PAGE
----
But poet's pens pluckt from archangels' wings. 3 These verses by F. C. are prefixed, to Mil- s Tbis celebrated epigram on Milton appears ton's poetical works in the edition of the English | under the well-engraved head of the poet by R. poets, 1779. They had before appeared in White, prefixed to the folio edition of Paradise Fawkes and Woty's Poetical Calendar, 1763, vo'. Lost in 1688. It has been thus published in many viji. 6:. But we are not told who F. C. vas. As succeeiling editions of the same poem. Dryden, I have not yet met with these verses in any other I should add, is a subscriber to the edition of 1688. publication, I may be permitted to offer a conjec- | TODD.



Whose generous zeal, unbought by flattering ADDRESS TO GREAT BRITAIN.


Shames the mean pensions of Augustan times;

-For lofty sense, Immortal patrons of succeeding days,
Creative fancy, and inspection keen

Attend this prelude of perpetual praise !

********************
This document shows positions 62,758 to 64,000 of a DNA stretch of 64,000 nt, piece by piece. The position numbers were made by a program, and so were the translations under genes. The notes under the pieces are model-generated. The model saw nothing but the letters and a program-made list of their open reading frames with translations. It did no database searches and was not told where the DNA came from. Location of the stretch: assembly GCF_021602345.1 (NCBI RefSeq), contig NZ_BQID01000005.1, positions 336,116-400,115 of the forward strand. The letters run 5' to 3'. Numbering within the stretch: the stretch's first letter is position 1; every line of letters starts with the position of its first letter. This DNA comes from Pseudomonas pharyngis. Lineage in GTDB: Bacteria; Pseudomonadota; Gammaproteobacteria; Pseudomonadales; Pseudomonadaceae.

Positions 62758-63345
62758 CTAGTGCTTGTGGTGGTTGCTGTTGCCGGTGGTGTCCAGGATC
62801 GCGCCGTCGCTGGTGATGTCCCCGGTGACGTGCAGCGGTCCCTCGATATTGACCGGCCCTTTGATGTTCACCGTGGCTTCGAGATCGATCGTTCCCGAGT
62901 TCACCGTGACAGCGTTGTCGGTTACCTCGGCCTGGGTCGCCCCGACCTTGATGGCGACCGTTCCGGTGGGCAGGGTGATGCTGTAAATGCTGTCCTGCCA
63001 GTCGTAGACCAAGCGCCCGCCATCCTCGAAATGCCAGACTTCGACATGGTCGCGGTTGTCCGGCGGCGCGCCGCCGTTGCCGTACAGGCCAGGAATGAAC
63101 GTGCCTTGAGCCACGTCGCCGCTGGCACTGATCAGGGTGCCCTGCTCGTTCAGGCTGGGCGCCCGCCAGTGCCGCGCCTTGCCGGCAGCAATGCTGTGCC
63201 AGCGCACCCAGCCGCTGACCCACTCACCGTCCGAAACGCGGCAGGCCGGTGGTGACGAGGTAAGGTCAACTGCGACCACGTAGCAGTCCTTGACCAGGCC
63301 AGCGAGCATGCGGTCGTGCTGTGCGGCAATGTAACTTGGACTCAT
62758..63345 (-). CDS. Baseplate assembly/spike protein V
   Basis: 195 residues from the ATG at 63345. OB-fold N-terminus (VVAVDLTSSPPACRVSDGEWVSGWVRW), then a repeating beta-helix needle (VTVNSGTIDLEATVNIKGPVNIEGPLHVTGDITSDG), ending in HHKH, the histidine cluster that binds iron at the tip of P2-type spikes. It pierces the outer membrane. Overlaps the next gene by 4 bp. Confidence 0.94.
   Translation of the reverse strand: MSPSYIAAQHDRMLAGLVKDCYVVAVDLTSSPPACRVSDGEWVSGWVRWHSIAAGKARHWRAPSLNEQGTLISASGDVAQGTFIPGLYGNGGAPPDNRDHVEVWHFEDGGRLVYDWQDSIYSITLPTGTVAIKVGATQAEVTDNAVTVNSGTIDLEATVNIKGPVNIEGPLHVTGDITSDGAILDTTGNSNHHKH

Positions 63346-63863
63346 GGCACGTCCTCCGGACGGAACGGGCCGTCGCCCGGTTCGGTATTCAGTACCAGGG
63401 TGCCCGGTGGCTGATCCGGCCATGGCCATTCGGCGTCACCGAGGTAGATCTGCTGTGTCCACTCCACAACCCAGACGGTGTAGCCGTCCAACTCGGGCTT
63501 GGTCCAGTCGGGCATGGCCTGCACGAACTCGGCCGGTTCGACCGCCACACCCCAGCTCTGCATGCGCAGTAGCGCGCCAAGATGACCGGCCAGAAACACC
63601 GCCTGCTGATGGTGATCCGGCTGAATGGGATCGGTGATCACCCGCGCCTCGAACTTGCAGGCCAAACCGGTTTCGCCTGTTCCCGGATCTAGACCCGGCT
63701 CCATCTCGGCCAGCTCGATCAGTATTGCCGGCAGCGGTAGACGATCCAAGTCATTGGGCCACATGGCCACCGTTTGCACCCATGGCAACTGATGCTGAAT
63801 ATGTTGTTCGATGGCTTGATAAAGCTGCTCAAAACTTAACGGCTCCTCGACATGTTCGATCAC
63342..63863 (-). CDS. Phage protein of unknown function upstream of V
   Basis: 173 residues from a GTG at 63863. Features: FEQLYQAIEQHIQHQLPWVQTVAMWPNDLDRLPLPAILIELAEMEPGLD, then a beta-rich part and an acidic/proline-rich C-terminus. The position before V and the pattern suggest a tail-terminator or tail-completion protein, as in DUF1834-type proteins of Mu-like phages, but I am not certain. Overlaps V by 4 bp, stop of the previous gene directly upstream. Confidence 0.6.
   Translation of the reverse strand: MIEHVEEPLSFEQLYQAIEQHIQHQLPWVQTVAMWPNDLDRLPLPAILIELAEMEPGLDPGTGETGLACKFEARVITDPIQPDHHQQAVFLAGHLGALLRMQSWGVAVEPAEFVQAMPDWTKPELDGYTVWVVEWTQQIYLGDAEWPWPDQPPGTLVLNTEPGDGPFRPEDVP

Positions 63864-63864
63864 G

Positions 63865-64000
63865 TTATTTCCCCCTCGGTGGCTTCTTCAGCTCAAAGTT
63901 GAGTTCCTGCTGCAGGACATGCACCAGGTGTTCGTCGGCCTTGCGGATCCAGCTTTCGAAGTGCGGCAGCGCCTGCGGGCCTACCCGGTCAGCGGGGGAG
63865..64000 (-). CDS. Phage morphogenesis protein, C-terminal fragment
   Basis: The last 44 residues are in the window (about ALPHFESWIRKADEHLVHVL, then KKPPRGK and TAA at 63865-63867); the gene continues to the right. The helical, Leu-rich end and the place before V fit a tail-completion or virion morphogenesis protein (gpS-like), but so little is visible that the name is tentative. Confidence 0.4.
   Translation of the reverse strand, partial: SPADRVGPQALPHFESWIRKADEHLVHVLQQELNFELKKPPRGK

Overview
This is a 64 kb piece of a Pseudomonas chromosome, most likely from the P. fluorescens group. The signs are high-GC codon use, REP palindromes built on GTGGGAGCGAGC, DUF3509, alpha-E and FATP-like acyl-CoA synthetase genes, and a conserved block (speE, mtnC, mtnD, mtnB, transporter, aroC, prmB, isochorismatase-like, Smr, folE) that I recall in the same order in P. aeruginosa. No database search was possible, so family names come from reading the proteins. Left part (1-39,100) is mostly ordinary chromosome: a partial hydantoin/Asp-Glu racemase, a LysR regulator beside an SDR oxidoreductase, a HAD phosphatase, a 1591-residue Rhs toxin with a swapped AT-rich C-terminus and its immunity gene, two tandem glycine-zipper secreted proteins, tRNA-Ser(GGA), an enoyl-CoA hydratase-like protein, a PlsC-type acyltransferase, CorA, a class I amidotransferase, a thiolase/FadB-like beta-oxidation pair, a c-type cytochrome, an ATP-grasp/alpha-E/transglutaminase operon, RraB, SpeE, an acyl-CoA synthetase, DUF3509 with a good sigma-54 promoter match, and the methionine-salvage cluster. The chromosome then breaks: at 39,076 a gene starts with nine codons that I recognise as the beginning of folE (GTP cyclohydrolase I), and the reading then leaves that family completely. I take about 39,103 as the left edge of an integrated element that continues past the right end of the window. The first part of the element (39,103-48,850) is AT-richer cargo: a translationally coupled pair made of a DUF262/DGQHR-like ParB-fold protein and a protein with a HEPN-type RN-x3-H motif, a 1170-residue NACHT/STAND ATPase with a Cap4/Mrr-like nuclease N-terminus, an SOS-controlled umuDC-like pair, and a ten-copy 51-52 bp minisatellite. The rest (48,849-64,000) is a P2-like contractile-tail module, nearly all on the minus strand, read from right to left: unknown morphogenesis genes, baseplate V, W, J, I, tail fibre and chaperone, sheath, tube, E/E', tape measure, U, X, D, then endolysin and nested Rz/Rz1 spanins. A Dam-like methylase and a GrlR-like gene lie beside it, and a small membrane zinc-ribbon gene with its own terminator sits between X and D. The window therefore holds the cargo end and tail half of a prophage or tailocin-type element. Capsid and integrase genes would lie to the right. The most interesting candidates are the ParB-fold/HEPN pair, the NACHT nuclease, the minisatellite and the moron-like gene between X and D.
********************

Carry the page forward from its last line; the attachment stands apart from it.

Through the deep windings of the human heart, Let Wit, condemn'd the feeble war to wage
Is not wild Shakspeare thine and Nature's boast? With close Malevolence, or public Rage;
Is not each great, each amiable Muse

Let Study, worn with Virtue's fruitless lore,
Of classic ages in thy Milton met ?

Behold this theatre, and grieve no more. A genius, universal as his theme;

This night, distinguish'd by your smiles, shall Astonishing as Chaos; as the blocom

tell, Of blowing Eden fair; as Heaven sublime ! That never Britain can in vain excel;

THOMSON'S SUMNER. The slighted arts futurity shall trust,

And rising ages hasten to be just.

At length our mighty bard's victorious lays
Fill the loud voice of universal praise;
And baffled Spite, with hopeless anguish dumb,

Yields to renown the centuries to come;
SAY, goddess, can the festal board,